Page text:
There is no debating that a construction management software suite can revolutionize the way a firm conducts its business operations, plans and executes projects and interacts with clients throughout the building process, but there are a few things that team leaders need to take into account before jumping right into a new technology platform for their companies.
Making the switch from a traditional resource planning system to a streamlined construction financial management solution takes time and a clearly delineated plan in order to bring about the best possible results, and it is important for decision-makers to understand the implications of this shift. Here are some factors that team leaders should consider when deciding to take the leap into a cloud-based construction management system.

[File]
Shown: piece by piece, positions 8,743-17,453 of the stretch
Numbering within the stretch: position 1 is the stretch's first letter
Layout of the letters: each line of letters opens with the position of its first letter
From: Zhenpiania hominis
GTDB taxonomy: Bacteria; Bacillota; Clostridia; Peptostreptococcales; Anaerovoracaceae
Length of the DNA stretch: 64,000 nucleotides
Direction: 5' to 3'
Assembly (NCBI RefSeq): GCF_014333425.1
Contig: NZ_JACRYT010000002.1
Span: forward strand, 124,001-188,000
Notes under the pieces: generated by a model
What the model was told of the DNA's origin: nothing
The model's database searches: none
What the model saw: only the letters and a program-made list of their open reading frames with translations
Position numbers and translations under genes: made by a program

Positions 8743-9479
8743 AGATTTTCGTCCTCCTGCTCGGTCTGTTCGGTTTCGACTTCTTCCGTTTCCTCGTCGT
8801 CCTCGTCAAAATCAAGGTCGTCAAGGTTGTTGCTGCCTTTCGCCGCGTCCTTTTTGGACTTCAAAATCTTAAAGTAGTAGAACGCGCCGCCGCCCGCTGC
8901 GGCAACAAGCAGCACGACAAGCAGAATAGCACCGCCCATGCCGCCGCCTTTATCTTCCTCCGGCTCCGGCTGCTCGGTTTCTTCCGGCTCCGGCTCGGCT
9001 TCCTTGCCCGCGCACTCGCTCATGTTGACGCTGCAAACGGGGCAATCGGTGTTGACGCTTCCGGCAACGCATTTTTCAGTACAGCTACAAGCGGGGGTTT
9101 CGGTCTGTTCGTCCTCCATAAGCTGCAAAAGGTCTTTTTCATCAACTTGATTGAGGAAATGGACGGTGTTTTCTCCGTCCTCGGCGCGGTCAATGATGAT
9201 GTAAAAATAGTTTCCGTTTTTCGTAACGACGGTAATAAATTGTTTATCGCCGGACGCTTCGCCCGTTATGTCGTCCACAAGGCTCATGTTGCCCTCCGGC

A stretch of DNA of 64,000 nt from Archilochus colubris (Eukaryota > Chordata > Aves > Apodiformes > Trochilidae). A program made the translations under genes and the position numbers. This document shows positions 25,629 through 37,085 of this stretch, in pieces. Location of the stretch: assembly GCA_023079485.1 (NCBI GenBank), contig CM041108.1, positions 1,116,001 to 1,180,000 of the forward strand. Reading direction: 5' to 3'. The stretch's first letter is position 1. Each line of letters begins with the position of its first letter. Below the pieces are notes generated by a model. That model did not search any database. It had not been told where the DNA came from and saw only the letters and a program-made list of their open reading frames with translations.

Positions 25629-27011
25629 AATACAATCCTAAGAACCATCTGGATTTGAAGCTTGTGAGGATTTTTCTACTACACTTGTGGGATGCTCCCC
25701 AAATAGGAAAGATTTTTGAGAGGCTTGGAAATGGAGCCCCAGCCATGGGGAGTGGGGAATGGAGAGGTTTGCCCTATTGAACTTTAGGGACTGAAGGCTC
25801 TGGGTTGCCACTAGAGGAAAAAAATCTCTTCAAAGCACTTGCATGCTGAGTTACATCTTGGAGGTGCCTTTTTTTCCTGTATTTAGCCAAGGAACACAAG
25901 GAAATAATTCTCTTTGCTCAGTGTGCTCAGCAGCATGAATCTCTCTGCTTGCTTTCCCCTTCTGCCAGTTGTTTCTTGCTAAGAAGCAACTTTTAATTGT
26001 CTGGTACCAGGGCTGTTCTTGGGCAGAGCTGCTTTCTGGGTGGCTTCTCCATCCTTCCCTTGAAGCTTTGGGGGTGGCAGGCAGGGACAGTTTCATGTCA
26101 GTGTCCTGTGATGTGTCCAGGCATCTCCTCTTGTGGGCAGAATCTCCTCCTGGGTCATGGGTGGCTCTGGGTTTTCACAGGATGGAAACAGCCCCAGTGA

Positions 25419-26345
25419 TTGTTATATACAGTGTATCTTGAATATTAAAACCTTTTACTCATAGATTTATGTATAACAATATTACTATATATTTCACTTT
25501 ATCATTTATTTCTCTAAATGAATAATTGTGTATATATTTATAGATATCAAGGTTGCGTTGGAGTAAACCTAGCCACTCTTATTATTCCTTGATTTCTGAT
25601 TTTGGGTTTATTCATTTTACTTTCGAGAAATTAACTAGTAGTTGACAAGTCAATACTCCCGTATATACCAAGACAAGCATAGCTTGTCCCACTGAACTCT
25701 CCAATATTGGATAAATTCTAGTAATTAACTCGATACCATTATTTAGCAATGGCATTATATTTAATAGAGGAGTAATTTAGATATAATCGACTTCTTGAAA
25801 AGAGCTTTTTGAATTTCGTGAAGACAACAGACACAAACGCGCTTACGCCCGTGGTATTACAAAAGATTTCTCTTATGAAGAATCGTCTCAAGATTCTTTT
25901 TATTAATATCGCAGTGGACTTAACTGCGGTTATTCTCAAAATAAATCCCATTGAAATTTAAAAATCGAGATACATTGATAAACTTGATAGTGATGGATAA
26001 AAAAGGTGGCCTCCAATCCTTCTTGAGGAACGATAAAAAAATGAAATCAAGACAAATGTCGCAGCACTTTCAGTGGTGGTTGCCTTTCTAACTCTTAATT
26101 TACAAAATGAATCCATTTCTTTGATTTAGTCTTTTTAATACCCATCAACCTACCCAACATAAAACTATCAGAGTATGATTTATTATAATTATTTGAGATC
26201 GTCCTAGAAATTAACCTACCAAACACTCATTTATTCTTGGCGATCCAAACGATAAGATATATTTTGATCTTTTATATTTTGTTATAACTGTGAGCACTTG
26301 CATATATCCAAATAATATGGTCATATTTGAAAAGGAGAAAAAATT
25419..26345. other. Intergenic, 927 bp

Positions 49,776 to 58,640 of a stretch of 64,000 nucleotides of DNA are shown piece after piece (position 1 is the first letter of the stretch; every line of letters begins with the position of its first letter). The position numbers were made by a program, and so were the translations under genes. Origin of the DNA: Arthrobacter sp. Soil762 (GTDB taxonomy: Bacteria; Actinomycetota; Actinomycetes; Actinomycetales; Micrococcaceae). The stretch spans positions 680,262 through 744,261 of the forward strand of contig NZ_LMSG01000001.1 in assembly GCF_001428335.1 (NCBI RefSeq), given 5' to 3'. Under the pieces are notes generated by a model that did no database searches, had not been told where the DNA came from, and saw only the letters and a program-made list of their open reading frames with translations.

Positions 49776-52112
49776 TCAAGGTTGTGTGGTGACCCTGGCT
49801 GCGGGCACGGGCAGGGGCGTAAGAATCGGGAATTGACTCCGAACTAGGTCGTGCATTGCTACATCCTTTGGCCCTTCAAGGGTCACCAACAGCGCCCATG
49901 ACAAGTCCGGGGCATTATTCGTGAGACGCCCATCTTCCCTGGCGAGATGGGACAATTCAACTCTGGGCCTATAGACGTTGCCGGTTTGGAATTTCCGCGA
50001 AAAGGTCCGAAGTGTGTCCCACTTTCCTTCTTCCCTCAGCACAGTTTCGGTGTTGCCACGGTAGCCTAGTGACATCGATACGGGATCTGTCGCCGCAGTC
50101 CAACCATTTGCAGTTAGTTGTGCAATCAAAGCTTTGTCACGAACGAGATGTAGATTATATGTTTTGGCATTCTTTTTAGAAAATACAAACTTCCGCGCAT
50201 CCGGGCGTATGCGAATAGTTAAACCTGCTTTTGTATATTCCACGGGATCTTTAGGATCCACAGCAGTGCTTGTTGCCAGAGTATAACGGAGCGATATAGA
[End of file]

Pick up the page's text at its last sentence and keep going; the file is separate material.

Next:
Knowing the power and limits of improved financial records
For many construction firms, enhanced financial organization and payment methods are the primary driving forces behind the decision to adopt project management software. Veteran team leaders know that every extra dollar can help their companies in the long run, and even minor improvements in the speed, accessibility and accuracy of construction financial management solutions can make a significant impact on reducing overhead and cutting out redundant expenditure.
According to a recent article from Practical Ecommerce, savings can come from a variety of sources when a company leverages more advanced financial record capabilities. This component of the software can help to track an order from receipt to delivery, allow managers to make changes on the fly, choose shipping carriers and more. However, team leaders who want to get the most out of their new, powerful financial systems need to learn every detail of the service before they jump in.
Understanding the benefits and responsibilities behind payment management